One of the major differences between the two accounts of the beginning of life for humans and their subsequent fall from grace is the way in which in the Biblical account, very little mention is given at all to Satan in terms of the role that he plays. He is at best a flat character who is not fully developed. We know nothing of his background and are given no more information about him or for his motives for wanting Adam and Eve to eat the fruit.
However, in Paradise Lost, in many ways Satan is the principal character. Milton goes into great depth in terms of the way that he is characterised and described. We know his motives and we get a real flavour of the kind of individual that he is. Milton succeeds so well, in fact, that some critics argue Satan is a more realistic and likable character than God himself in this text. Consider the following quote as an example:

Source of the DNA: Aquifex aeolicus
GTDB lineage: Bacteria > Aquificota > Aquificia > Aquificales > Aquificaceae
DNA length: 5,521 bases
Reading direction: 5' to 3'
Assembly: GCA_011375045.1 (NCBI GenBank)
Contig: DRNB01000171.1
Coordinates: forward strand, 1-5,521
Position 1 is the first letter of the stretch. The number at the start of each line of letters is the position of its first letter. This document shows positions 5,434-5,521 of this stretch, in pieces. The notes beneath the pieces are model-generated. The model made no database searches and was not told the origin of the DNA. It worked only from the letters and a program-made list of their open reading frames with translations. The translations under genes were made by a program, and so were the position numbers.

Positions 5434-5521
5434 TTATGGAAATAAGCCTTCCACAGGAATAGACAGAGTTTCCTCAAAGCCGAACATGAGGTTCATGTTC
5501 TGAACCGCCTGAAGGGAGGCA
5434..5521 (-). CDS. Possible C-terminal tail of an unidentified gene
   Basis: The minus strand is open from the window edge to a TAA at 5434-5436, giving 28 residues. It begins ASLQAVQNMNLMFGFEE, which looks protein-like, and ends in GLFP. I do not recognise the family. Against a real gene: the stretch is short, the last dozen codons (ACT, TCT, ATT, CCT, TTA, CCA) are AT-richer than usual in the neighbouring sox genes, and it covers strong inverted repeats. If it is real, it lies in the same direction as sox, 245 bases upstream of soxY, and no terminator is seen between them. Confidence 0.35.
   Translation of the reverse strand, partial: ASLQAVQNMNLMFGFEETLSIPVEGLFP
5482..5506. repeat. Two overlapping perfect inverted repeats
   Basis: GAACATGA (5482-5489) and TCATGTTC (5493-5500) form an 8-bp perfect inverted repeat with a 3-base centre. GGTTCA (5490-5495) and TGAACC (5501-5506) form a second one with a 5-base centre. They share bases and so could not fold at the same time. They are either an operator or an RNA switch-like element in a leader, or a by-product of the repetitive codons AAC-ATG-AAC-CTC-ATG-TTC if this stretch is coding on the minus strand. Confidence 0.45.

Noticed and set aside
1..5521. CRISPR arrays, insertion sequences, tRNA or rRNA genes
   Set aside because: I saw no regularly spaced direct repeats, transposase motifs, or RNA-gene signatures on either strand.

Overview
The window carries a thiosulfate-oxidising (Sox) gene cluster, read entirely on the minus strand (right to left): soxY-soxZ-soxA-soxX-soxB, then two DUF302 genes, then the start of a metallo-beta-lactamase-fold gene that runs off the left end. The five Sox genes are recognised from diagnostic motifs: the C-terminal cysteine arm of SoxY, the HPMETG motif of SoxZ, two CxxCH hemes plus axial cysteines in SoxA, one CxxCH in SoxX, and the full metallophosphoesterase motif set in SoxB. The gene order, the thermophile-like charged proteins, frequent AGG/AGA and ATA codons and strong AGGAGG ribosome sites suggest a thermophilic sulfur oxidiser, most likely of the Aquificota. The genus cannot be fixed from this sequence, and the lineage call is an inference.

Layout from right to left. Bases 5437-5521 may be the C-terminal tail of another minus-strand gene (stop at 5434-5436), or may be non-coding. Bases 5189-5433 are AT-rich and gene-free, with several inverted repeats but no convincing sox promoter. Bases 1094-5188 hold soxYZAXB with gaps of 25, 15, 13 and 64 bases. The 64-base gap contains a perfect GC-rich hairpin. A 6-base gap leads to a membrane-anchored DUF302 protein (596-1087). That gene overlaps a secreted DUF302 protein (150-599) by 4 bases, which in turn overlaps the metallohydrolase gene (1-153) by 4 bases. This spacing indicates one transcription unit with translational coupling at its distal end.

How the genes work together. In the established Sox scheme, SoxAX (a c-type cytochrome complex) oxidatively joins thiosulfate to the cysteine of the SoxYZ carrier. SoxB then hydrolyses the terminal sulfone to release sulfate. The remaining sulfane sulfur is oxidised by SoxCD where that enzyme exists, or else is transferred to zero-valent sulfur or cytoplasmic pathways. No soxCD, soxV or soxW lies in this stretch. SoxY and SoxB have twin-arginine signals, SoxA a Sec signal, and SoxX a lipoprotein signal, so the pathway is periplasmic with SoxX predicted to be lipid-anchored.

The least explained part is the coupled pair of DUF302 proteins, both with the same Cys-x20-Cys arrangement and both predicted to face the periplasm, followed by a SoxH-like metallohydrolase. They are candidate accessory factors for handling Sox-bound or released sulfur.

Here at least
we shall be free; the Almighty hath not built
Here for his envy, will not drive us hence:
Here we may reign secure, and in my choice
to reign is worth ambition though in Hell:
Better to reign in Hell, than serve in Heaven.
This famous quote seems to perfectly capture Satan's character and his resilience and resourcefulness when massive odds are stacked against him. This is the major difference between the two texts. Milton explores the face of evil much more deeply in his account, and we are left with the rather disturbing feeling that Satan is the more attractive character.